Our feral cat community in the wintertime

cat hut

As the temperatures here have dipped down into freezing, I have noticed much more activity from our feral colony. They are more active during the day, running around, playing with each other and trying to find a sunbeam to rest in. I can just imagine how many calories they burn just trying to stay warm and comfortable. Most people think that because they have fur coats, they must be warm already, but they aren’t. They get cold just like we do.  

With this in mind, we have placed one of their styrofoam huts on our top deck. It is safely tucked out of the wind from the ocean and gets the full on sun in the afternoons. The hut heats up and because it’s styrofoam it can retain a modicum of heat for several hours. Inside of the hut we built them are two rooms. It’s actually two old coolers we duct taped together and we carved a small door between them. The rooms are thickly padded with old tee shirts and reflective silver blankets are taped on the floor bottoms and around the walls. One of the rooms has a small Clementine’s fruit box from the supermarket and inside is a fluffy bed. Cats love to curl up in a box and this suits that purpose perfectly. The bricks on top keep the hut stable and they keep the wind from blowing the tops off.

Cats like to be up high, so this second story hut is a perfect location for a quiet night, safe from predators.

We have installed a small cat door in our garage downstairs. Our second story residence means that the garage is not accessible from upstairs and used mainly as any garage would be used. The difference is that our garage is now a hostel for our feral cat community. More of the wilder cats are now taking advantage of the shelter of our garage because it is a safe venue from large dogs, it’s warm and there is always something good to eat in the bowls. We also have a gallon watering dish always filled with clean water for them to drink.

A few years ago we purchased a small Dutch heater that is just large enough to heat that space and we run that throughout the day when someone is home. The heater also has a thermostat and can operate independently if we wanted to leave it on during really bad weather. There is also a plush old sofa so they don’t have to sleep on the floor. We have put rugs down in their feeding areas so they can dine comfortably without having to rest on the cold concrete. A rafter built into the ceiling provides warmth and security for the cats that like to be up high and our shelves are blanketed with numerous soft beds and cubbyholes for naps and slumbers.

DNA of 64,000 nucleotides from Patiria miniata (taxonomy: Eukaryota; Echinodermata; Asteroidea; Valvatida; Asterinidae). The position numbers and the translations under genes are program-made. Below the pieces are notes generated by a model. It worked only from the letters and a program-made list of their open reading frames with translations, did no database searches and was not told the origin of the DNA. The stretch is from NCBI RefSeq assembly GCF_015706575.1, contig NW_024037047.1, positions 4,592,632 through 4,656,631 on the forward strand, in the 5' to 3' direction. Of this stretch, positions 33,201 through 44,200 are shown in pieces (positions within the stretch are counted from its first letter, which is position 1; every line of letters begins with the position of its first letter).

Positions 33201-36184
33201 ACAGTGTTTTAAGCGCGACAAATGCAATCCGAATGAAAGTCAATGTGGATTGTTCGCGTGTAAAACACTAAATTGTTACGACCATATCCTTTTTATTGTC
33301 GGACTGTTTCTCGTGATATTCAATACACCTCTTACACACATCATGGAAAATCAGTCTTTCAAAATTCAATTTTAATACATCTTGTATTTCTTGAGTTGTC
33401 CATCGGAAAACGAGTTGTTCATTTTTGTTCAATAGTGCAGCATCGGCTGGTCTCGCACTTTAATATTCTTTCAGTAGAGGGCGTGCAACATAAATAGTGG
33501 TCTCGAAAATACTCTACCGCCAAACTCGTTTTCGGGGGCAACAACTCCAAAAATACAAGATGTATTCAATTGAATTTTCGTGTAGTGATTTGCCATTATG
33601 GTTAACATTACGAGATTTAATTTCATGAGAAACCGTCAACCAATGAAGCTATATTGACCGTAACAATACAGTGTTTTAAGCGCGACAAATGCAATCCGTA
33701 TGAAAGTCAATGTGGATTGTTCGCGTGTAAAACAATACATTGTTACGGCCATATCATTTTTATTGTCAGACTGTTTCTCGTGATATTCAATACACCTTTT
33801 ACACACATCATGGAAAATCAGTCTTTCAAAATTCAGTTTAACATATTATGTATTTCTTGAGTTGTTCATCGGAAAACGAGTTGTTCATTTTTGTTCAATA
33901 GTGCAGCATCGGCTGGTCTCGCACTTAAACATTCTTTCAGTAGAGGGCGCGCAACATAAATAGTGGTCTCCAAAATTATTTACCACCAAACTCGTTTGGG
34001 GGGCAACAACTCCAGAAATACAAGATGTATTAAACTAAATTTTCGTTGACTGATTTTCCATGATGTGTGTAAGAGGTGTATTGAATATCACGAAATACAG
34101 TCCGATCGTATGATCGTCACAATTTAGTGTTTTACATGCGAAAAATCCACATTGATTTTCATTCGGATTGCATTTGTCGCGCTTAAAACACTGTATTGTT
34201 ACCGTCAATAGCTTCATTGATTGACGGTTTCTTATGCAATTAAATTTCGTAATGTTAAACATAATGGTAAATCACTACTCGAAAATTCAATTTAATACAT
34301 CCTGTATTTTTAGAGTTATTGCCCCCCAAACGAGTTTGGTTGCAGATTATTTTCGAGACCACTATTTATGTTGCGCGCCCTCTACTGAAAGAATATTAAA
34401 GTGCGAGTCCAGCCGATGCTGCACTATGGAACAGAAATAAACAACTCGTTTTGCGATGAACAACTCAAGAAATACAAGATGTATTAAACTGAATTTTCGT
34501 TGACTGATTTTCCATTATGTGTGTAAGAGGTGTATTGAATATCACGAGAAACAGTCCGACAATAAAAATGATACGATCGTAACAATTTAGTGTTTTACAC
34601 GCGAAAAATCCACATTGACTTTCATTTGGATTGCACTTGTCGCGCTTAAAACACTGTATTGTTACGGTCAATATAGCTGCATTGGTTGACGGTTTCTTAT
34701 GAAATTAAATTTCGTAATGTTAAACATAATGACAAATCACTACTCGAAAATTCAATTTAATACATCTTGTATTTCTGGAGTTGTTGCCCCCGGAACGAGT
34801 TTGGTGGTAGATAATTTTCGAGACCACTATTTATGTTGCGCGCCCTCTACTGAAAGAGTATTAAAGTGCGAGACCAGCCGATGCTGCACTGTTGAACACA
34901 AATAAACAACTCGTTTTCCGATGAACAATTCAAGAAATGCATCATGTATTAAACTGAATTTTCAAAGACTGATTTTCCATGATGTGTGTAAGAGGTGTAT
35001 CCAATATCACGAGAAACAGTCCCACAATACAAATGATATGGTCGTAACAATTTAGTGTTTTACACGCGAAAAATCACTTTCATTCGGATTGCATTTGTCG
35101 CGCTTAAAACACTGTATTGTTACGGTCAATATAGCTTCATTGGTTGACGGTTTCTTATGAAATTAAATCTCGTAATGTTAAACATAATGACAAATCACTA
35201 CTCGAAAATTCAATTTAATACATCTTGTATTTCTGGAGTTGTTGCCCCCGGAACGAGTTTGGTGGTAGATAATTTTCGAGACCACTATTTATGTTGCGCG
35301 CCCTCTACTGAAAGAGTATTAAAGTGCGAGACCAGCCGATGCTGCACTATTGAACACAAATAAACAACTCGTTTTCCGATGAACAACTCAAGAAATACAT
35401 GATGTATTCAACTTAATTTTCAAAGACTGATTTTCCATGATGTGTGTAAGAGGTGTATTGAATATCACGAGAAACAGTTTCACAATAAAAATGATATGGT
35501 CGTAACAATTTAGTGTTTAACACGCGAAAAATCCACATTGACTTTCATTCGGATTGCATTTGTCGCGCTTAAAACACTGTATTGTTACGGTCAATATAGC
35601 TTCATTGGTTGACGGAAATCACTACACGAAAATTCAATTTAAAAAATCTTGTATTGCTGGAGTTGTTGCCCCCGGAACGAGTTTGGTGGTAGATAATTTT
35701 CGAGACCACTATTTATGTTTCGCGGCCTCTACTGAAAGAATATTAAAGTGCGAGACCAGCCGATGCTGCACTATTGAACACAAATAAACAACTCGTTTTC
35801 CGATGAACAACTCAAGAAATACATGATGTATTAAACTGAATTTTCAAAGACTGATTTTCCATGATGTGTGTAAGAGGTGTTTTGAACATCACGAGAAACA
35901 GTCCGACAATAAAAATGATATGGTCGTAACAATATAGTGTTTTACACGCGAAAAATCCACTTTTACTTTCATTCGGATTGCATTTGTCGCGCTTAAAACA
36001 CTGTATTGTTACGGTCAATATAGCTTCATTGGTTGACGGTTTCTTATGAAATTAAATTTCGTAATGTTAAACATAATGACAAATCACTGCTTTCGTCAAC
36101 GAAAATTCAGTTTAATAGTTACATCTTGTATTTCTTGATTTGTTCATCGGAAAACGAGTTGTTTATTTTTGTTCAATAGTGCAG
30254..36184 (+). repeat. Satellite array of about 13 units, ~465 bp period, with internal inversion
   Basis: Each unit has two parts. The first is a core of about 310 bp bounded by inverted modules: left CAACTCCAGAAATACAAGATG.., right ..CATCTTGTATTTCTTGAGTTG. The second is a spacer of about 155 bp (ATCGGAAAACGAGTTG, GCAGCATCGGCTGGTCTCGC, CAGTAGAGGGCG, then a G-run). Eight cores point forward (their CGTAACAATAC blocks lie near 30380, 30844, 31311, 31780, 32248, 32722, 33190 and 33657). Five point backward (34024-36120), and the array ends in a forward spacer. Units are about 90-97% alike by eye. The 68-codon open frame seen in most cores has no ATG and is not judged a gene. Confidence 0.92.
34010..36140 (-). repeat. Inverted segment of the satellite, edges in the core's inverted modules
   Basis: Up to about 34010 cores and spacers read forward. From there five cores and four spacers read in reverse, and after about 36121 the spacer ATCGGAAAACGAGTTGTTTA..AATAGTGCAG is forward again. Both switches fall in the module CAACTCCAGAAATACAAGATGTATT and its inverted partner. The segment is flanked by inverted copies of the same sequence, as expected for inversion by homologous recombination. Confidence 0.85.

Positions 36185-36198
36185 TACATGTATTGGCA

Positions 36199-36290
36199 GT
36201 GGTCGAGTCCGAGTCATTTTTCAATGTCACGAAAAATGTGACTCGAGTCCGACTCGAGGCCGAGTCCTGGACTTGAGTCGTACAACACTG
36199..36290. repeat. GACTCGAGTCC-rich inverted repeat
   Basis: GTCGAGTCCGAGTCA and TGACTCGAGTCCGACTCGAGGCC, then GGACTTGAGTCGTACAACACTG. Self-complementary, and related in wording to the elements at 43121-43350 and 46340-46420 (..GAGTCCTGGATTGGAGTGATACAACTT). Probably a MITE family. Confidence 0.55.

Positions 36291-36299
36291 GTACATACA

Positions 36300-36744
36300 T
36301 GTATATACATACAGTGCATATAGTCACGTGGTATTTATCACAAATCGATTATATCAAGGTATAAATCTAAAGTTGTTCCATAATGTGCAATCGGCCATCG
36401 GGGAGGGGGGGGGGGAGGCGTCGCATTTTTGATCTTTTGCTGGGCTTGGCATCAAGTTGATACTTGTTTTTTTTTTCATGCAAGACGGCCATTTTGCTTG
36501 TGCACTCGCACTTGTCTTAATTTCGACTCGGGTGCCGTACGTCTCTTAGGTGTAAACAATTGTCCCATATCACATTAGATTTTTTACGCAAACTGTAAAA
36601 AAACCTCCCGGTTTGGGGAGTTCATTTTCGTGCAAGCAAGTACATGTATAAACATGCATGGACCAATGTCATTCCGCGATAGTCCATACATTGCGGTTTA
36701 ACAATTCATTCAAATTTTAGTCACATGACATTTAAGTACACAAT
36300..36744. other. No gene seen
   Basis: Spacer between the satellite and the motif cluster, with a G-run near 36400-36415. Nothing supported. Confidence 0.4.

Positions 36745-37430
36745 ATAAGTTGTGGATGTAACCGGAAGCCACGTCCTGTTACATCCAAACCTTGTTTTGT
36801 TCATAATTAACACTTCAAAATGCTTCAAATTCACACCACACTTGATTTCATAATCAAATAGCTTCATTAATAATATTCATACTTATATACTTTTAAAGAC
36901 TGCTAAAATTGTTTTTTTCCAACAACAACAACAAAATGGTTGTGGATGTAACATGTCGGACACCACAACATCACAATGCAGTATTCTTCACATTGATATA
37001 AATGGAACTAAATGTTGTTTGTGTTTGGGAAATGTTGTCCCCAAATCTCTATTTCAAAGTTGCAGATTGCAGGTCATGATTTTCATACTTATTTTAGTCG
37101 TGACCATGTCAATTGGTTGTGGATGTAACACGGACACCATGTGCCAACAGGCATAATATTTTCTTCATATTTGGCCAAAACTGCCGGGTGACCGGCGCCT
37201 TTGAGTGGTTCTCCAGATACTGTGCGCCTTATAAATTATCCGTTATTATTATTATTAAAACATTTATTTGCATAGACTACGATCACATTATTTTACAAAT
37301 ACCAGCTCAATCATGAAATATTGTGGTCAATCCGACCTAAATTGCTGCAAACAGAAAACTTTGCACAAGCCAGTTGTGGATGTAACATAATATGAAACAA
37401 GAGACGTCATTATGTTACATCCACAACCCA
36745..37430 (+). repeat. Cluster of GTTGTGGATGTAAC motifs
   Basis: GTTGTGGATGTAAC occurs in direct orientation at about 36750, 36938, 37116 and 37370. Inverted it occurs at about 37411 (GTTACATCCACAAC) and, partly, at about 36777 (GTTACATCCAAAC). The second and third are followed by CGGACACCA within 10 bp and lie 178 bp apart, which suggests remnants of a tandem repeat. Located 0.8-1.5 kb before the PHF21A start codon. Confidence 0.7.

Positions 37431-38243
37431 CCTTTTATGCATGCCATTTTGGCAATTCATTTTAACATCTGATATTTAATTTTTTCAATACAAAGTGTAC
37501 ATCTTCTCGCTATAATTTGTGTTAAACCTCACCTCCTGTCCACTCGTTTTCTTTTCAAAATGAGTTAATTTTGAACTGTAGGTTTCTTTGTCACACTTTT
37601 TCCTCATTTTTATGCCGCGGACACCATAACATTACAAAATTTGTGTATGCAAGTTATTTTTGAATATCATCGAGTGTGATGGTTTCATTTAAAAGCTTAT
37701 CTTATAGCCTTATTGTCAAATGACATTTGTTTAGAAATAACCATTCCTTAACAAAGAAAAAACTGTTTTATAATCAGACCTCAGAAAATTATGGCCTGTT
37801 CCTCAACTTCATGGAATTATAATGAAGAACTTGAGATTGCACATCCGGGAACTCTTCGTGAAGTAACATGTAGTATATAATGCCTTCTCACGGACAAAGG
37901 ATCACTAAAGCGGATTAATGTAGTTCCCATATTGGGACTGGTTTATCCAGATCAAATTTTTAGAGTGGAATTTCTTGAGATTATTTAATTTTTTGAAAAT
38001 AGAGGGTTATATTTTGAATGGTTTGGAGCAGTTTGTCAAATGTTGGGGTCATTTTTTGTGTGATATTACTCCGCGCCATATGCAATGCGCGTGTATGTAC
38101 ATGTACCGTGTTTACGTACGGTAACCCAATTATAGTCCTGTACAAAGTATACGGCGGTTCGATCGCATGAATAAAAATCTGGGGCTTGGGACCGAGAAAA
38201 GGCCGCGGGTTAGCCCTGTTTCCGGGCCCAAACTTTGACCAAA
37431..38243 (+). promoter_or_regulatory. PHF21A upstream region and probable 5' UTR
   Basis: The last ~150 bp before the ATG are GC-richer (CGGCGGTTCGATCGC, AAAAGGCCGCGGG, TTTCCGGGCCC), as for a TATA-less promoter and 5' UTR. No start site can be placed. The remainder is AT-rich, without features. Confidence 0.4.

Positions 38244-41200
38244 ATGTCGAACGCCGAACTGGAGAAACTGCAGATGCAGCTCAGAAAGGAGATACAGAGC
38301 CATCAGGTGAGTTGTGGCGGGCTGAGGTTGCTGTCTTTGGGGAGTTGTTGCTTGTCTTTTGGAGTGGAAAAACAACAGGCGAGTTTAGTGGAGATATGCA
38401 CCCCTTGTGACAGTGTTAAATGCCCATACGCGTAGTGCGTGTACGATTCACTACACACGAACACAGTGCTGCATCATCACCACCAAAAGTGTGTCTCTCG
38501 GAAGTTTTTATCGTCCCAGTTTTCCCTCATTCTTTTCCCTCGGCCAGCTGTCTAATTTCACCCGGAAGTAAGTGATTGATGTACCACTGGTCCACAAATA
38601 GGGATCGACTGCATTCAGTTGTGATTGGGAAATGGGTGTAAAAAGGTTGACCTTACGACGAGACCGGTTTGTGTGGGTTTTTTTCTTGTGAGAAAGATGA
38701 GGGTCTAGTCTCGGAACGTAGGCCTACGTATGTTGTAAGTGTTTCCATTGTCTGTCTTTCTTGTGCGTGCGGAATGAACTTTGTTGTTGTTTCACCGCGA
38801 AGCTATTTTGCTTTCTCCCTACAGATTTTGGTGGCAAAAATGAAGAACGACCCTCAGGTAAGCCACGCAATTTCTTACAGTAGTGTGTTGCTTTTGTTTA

The only time they would ever have to leave the garage is when they have to potty and thankfully, they all do that outside.

They are more inclined to be less skittish around my husband. He is regimented in his care and keeps a strict schedule of feeding, care and play time with them. Yes, feral cats are very playful, even the grown ones! Our feral cats have their own toys from fleece strings to toy mice and balls. They are very accustomed to my husband and rub up against him, head bonk and purr without hesitation when he is around. They will also engage in play activities like chasing the mouse he throws for them or tugging on a string he dangles.

They are not that way with me.

He always tells me to be down there at 7:30am sharp to give them all breakfast because they will be waiting on me. But when I go down there and fill the bowls with food, you’d swear we didn’t have any cats at all. All I know is the bowls mysteriously empty out before I go back down to feed them dinner.

Lately they have sought me out as the sun starts to set. My husband won’t be home for another 2 hours, but I will open the door and two or three of them will be waiting for me on the porch. The tails are raised as a sign of recognition and affection and they try to lead me down the steps and to their feeding areas by constantly stopping to look over their shoulders, making sure I am following behind them. A scared cat doesn’t stop to look back until they are a great distance away from you.

I think the cold weather makes them hungry sooner and I have no problem going down a few hours early to give them a treat. Besides, this means I actually get to be close to a few of them and that is always a treat for me. I even got to pet two of them today and that is worth the thousand times they have hid from me during feeding times.

If you have never experienced the joy of knowing you are necessary, but never knowing if you actually make a difference, then take care of a feral cat community for a year. You will soon discover that you are quite necessary and the reward of being allowed to be present is worth more than anything you will ever experience in your life again.

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About Madeline Scribes

A writer with a sense of humor. If anyone can laugh at life, it's me.
This entry was posted in All kinds of Advice and tagged , . Bookmark the permalink.

2 Responses to Our feral cat community in the wintertime

  1. whine-wine-whatever says:

    It does my heart good to read that you and Mr. Madeline are so kind and caring to these feral cats, and have gone to such extreme measures to ensure that they have something to eat and they’re warm and safe, especially for your harsh winter. My eyes are leaking. Thank you for loving our feral critters.

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